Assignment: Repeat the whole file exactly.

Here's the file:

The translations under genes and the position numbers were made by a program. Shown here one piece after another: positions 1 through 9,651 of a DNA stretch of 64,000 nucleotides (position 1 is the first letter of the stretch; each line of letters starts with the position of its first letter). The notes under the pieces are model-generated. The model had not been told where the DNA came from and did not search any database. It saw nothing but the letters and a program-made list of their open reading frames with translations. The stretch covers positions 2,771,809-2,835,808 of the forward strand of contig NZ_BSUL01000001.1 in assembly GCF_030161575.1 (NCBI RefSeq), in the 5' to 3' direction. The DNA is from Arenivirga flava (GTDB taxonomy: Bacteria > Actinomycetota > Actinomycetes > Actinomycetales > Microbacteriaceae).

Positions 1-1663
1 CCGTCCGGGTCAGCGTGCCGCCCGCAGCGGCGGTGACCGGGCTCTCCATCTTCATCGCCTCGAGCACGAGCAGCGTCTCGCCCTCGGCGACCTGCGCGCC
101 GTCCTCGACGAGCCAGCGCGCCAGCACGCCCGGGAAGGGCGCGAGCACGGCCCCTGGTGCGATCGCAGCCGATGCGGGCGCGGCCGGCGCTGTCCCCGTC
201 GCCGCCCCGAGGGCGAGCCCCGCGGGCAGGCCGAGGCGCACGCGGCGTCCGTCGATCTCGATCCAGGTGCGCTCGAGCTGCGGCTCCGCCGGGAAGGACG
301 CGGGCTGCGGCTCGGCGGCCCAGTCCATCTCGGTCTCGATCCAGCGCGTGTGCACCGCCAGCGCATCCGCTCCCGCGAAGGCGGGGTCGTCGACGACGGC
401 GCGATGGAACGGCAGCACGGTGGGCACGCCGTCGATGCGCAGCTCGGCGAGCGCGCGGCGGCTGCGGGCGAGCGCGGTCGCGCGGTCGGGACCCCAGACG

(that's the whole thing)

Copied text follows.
The translations under genes and the position numbers were made by a program. Shown here one piece after another: positions 1 through 9,651 of a DNA stretch of 64,000 nucleotides (position 1 is the first letter of the stretch; each line of letters starts with the position of its first letter). The notes under the pieces are model-generated. The model had not been told where the DNA came from and did not search any database. It saw nothing but the letters and a program-made list of their open reading frames with translations. The stretch covers positions 2,771,809-2,835,808 of the forward strand of contig NZ_BSUL01000001.1 in assembly GCF_030161575.1 (NCBI RefSeq), in the 5' to 3' direction. The DNA is from Arenivirga flava (GTDB taxonomy: Bacteria > Actinomycetota > Actinomycetes > Actinomycetales > Microbacteriaceae).

Positions 1-1663
1 CCGTCCGGGTCAGCGTGCCGCCCGCAGCGGCGGTGACCGGGCTCTCCATCTTCATCGCCTCGAGCACGAGCAGCGTCTCGCCCTCGGCGACCTGCGCGCC
101 GTCCTCGACGAGCCAGCGCGCCAGCACGCCCGGGAAGGGCGCGAGCACGGCCCCTGGTGCGATCGCAGCCGATGCGGGCGCGGCCGGCGCTGTCCCCGTC
201 GCCGCCCCGAGGGCGAGCCCCGCGGGCAGGCCGAGGCGCACGCGGCGTCCGTCGATCTCGATCCAGGTGCGCTCGAGCTGCGGCTCCGCCGGGAAGGACG
301 CGGGCTGCGGCTCGGCGGCCCAGTCCATCTCGGTCTCGATCCAGCGCGTGTGCACCGCCAGCGCATCCGCTCCCGCGAAGGCGGGGTCGTCGACGACGGC
401 GCGATGGAACGGCAGCACGGTGGGCACGCCGTCGATGCGCAGCTCGGCGAGCGCGCGGCGGCTGCGGGCGAGCGCGGTCGCGCGGTCGGGACCCCAGACG